Proposition 5. -- *If $a\colon A_1\rightarrow A_0$ is faithfully flat, and if $\textbf{M}(A_0)$ has all cokernels, then $\Psi^a$ is an equivalence of categories.*

**3. First examples of Chevalley functors.**

3.1. If one takes for $\textbf{A}$ the dual of the category of commutative rings, and for $\textbf{M}$ the dual of the category of modules over [arbitrary] commutative rings, the evident functor $P\colon\textbf{M}\rightarrow\textbf{A}$ is a Chevalley functor.

3.2 If $\textbf{A}$ is a category with all binary pullbacks, and if $\textbf{M} = \mathrm{Fl}(\textbf{A})$ denotes the arrow category of $\textbf{A}$, the 'codomain' functor $\textbf{M}\rightarrow\textbf{A}$ is a Chevalley functor.

3.3. If $\textbf{P}\colon\textbf{M}\rightarrow\textbf{A}$ and $\textbf{Q}\colon\textbf{N}\rightarrow\textbf{M}$ are Chevalley functors, their composite $P\circ Q$ is.

3.4. If $\textbf{P}\colon\textbf{M}\rightarrow\textbf{A}$ is a Chevalley functor, and if $\textbf{II}$ [I think this is simply a misprint in the C.R.Acad.Sc. paper, and should rather be $\textbf{I}$] is any category, then the functor $P^{\textbf{I}}\colon \textbf{M}^{\textbf{I}}\rightarrow\textbf{A}^{\textbf{I}}$ is a Chevalley functor.

3.5. If in a pullback square

the category $\textbf{X}$ has all finite pullbacks, then the functor $f$ commutes with pullbacks, and the functor $P$ is a Chevalley functor, hence $f^\ast(P)$ is a Chevalley functor.

In a later publication, we will give further examples of Chevalley categories,
and also more precise criteria which allow to recognize whether $\Psi^a$ is faithful, fully faithful,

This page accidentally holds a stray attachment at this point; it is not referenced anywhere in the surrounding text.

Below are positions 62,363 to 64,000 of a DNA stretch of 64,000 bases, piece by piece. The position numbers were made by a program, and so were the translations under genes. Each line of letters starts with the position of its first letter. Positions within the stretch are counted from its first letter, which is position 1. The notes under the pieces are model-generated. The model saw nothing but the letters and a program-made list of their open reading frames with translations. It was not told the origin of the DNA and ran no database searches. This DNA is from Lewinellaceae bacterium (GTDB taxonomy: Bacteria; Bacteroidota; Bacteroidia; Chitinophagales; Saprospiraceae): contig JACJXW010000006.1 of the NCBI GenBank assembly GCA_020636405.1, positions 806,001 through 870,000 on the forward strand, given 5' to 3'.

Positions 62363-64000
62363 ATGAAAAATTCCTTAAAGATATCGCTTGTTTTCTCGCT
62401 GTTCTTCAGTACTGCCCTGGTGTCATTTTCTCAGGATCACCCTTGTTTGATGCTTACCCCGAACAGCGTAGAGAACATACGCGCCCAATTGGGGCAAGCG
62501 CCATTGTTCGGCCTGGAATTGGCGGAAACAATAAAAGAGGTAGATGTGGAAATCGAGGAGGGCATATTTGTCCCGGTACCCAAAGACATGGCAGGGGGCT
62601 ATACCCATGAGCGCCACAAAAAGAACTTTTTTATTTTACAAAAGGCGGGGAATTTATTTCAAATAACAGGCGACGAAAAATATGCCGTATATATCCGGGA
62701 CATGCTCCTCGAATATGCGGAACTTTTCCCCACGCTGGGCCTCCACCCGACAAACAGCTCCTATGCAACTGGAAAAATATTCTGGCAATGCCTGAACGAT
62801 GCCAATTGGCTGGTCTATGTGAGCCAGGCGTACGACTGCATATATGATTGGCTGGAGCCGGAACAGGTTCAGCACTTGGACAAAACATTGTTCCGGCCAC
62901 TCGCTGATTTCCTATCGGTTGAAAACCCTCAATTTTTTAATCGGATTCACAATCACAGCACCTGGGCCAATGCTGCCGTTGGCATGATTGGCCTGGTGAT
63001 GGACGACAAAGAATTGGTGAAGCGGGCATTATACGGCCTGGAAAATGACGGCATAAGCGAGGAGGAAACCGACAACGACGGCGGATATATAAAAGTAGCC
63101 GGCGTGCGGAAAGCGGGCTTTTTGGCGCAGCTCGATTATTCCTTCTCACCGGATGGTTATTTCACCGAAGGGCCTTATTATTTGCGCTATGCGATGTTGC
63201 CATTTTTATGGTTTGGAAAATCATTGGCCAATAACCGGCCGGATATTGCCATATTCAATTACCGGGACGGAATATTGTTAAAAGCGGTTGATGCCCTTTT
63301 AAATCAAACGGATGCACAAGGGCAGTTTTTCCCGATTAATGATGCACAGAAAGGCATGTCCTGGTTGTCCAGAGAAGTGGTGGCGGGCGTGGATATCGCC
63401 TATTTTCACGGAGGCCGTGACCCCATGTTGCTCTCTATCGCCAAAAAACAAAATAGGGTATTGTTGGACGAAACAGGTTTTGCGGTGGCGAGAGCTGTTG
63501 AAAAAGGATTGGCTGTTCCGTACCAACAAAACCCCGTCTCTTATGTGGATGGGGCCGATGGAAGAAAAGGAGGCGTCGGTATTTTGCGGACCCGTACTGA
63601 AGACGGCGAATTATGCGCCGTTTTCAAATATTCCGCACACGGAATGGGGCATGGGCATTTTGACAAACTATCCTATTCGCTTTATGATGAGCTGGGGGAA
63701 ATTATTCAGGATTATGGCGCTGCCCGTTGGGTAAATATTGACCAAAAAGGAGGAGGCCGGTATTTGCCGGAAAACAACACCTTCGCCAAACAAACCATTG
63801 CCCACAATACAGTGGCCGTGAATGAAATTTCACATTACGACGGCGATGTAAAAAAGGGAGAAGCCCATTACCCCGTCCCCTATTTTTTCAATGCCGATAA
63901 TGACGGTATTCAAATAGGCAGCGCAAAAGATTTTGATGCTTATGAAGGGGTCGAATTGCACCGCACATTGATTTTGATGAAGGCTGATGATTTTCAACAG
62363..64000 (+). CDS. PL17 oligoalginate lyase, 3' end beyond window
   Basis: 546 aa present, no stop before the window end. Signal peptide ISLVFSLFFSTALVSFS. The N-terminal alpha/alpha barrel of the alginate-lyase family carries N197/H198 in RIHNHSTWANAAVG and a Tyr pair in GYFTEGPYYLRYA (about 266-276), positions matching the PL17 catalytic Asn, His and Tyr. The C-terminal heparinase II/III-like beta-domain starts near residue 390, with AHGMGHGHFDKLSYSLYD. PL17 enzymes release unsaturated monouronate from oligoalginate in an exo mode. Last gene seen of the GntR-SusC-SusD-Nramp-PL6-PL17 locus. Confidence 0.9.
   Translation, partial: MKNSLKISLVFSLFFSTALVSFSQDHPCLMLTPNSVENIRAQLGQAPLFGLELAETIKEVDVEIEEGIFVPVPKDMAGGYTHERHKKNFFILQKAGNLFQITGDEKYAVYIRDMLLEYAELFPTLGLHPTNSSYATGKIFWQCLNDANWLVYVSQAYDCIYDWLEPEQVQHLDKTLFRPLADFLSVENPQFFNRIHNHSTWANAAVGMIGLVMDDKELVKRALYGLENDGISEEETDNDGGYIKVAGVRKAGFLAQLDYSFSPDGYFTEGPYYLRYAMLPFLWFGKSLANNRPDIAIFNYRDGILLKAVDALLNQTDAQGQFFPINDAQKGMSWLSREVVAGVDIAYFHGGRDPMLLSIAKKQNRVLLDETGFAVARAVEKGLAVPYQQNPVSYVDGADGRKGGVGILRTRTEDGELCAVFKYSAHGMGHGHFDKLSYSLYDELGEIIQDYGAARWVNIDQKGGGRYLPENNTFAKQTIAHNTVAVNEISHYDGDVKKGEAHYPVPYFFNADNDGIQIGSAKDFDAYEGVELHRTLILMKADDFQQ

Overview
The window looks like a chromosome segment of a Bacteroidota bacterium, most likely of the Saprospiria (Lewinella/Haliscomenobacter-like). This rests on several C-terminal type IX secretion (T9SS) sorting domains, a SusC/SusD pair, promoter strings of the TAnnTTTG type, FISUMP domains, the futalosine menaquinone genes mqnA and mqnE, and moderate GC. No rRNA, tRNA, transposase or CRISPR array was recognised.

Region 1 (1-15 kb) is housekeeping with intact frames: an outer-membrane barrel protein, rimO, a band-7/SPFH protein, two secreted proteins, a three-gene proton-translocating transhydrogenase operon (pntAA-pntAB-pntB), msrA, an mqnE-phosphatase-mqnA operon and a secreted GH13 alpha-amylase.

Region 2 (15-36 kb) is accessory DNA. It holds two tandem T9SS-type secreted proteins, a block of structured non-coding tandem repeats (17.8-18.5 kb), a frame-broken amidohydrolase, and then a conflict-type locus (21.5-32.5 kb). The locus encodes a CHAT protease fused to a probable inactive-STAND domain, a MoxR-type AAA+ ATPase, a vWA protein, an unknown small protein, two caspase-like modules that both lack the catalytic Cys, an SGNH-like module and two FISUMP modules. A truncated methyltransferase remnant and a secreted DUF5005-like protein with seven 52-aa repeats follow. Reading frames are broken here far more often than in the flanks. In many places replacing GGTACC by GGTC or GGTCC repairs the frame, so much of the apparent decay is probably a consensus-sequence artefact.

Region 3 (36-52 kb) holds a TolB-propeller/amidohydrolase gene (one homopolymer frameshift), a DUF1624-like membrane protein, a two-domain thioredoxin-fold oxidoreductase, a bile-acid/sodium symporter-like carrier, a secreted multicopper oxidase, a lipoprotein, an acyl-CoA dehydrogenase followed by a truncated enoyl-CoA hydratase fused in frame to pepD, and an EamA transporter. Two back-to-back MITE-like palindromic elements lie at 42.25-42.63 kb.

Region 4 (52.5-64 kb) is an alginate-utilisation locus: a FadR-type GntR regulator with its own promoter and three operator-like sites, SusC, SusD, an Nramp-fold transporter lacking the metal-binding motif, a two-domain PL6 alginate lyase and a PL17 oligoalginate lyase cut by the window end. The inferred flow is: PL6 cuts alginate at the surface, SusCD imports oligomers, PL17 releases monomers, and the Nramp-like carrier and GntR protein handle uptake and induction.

or an equivalence of categories in situations where the fibers of $\textbf{M}$ are algebraic categories
(categories of modules, for example).

(${}^\ast$) Session of January 5, 1970.

(${}^1$) A. Grothendieck, *Catégories fibrées et descente.* (Séminaire Bourbaki, 1959).

(${}^2$) Linton, *Applied Functorial semantics.* II, Springer lecture Notes no 80, 1969.

(${}^3$) Chevalley, *Séminaire sur la descente 1964--1965* (unpublished).

[postal adresses at end of the article omitted]

**End of reasonably literal translation.**

Addition 11 November 2017. The following is the review of op. cit. in Zbl 0287.18007:

Monadicity, Purity, and Descent Equivalence Thesis. York University. 2000. Therein, on p. 51 there is a statement of a theorem labelled 'Bénabou-Roubaud', preceded by "This essentially establishes the bijective correspondence ($\xi$↔$\theta$). Hence:". Thanks user40276, this thesis appears to very relevant to the OP. $\endgroup$ – Peter Heinig Aug 22 '17 at 9:23